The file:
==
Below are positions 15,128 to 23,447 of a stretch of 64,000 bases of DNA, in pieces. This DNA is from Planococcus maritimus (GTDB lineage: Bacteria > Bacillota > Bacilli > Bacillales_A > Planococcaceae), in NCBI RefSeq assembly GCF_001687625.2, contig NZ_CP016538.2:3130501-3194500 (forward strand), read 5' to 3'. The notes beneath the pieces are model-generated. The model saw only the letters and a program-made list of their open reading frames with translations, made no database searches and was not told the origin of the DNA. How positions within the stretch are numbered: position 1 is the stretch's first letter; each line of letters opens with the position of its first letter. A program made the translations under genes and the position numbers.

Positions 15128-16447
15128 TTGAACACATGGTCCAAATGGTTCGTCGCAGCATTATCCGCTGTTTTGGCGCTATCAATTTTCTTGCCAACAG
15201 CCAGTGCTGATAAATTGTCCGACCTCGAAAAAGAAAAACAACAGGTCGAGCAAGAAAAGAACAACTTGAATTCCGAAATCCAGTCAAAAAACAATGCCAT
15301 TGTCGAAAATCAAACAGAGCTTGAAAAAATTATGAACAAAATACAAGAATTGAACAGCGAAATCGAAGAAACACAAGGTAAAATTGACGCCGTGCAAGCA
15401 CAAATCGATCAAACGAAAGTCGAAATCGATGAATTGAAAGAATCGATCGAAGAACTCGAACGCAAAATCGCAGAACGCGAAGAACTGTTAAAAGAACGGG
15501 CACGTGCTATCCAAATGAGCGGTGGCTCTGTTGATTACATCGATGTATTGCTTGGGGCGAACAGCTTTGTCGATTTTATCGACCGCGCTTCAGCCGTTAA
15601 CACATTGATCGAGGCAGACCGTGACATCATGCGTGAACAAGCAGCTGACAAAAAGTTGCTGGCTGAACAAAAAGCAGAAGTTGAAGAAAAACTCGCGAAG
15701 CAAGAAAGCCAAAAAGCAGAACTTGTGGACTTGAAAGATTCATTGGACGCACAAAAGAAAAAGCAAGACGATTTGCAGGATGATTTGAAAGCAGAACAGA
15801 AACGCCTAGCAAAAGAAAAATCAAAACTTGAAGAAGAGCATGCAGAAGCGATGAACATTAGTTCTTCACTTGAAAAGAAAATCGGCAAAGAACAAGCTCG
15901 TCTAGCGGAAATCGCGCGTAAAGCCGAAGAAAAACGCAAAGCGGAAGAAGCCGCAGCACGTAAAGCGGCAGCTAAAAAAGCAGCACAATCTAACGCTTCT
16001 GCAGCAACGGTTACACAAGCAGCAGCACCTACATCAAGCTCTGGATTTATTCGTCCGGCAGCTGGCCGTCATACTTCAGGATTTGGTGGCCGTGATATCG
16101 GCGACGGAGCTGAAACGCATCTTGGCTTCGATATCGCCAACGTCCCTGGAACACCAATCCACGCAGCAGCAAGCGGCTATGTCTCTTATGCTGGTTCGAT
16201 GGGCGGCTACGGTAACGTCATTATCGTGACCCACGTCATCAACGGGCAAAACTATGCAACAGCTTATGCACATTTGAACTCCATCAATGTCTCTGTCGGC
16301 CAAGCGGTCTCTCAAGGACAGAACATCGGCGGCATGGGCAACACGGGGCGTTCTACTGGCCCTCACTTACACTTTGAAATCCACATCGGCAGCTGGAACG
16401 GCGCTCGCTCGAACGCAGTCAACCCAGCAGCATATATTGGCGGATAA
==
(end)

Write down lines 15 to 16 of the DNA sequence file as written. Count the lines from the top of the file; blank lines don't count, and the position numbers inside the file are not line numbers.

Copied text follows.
16301 CAAGCGGTCTCTCAAGGACAGAACATCGGCGGCATGGGCAACACGGGGCGTTCTACTGGCCCTCACTTACACTTTGAAATCCACATCGGCAGCTGGAACG
16401 GCGCTCGCTCGAACGCAGTCAACCCAGCAGCATATATTGGCGGATAA